Making Room for Growth
Gilda's Club South Florida Expands with Help from the Florida SBDC at FAU
By Shavantay Minnis
Gilda’s Club South Florida began as a way to provide free support services to cancer patients. But when Kim Praitano, the president and CEO, took over in 2016, the nonprofit had outgrown their beautifully historic 4,200 square-foot building, making it difficult to assist their clients.
“Each year more than 30,000 people in South Florida get diagnosed with cancer, according to the National Cancer Institute, but we weren't even seeing a fraction of them because we didn’t have the space,” Praitano said.
The nonprofit aims to help cancer patients with support groups, healthy lifestyle workshops, social activities and more. But, with only one handicap accessible parking spot and offices with minimal equipment for patients, they needed more room, she said.
With assistance from the Florida Small Business Development Center (SBDC) at Florida Atlantic University (FAU) and the Children's Services Council in Broward Gilda’s Club South Florida recently moved to a new 15,000 square-foot building. Gilda’s Club South Florida was awarded a grant that allowed them to conduct a feasibility study for conducting a capital campaign to raise money to acquire a new building. The increased space allows the nonprofit to see more patients and have the room to operate and expand their reach.
Their new space also lets Gilda’s Club South Florida host indoor and outdoor groups for cancer patients, as well as online guidance. They now have an educational center, a kitchen for nutrition and healthy living, a wellness studio for Yoga and Tai chi and a children’s room, which they plan to expand, Praitano said.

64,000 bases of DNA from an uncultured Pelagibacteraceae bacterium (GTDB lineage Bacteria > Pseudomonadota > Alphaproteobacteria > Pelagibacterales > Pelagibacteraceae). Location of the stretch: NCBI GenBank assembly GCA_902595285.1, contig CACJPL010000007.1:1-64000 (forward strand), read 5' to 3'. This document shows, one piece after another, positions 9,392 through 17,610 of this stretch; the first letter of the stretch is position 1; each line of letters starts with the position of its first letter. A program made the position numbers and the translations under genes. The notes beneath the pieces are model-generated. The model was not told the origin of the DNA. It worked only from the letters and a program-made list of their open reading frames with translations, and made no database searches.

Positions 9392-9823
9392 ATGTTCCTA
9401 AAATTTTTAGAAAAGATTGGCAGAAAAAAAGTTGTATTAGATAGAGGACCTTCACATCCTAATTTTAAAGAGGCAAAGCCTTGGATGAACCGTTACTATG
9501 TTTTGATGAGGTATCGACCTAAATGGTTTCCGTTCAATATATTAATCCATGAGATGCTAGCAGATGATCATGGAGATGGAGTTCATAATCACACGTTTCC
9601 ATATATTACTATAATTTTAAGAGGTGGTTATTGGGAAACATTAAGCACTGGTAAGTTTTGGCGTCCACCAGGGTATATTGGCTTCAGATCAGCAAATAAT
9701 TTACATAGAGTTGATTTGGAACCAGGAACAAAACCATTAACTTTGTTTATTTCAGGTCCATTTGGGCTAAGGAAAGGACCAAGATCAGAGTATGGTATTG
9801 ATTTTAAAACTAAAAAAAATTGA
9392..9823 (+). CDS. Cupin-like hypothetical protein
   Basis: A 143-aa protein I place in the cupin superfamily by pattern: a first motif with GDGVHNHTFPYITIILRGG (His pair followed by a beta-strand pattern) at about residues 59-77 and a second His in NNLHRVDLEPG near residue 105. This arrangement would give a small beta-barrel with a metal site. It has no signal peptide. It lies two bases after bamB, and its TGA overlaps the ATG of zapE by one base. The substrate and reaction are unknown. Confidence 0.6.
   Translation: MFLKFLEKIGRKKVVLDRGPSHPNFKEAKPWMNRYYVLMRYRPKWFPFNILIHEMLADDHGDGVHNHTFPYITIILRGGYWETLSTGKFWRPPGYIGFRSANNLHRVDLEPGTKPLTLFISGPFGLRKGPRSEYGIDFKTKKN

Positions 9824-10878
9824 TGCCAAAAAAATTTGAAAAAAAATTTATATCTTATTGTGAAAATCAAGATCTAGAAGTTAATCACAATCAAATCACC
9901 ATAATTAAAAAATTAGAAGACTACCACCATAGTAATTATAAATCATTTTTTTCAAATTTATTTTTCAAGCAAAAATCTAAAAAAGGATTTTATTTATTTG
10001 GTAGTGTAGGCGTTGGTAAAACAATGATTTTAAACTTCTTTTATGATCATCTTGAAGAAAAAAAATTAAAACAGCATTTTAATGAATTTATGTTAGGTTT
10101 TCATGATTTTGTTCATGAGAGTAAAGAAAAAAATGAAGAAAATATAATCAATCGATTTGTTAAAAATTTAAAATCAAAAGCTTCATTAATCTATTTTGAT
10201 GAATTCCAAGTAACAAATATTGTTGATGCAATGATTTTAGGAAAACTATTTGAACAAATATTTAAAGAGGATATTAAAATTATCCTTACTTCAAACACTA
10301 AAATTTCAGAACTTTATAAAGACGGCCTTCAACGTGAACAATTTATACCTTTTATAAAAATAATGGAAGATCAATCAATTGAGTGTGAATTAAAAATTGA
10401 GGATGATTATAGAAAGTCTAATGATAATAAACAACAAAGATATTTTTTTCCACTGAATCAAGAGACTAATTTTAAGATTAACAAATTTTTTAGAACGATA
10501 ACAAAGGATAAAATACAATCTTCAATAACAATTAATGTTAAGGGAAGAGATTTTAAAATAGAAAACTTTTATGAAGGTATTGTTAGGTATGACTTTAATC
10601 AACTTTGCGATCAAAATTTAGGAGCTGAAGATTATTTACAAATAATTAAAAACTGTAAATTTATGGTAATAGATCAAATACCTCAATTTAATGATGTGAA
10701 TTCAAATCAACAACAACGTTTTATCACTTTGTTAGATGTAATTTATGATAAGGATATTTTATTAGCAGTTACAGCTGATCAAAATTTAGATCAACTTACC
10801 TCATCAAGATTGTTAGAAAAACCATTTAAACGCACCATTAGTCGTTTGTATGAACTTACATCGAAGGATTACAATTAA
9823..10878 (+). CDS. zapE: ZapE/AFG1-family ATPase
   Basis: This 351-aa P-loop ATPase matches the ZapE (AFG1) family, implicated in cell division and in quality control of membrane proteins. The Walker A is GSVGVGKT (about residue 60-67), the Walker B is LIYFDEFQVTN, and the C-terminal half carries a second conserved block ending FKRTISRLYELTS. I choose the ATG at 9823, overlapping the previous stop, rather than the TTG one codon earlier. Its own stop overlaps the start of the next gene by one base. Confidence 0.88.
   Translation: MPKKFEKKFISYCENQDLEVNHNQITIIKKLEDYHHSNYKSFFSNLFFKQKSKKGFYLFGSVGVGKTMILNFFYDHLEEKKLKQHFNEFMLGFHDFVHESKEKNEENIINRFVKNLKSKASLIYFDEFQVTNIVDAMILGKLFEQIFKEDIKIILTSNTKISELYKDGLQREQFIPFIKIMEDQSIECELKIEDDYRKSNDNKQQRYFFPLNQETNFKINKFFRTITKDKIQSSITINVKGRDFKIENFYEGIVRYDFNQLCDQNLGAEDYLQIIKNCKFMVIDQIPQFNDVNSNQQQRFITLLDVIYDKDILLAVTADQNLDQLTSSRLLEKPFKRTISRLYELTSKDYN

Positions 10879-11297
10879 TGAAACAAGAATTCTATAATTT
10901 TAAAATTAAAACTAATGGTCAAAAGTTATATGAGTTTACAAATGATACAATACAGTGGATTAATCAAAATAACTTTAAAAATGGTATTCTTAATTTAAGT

“With this new building, we can focus on our mission to help cancer patients and their families who need it, Praitano said. “I want to continue setting this organization up for sustainability and success in the future, so we never have to think about a lack of space again.”
It was the Children's Services Council, a local government entity dedicated to helping families in Broward County, that connected her with George Gadson of the Florida SBDC at FAU.
Gadson, a business consultant who works with creative economy entrepreneurs and nonprofit organizations, assisted Praitano with the expansion of her new facility. He also helped her design a plan to work with the funding consultants who would secure the proper donations.
“Having the money for the technical experts was one thing, but the guidance and support from George that was at no cost meant the world to me,” she said. “If he didn't help me fight through those challenges, I don't know if we would be in our new facility today.”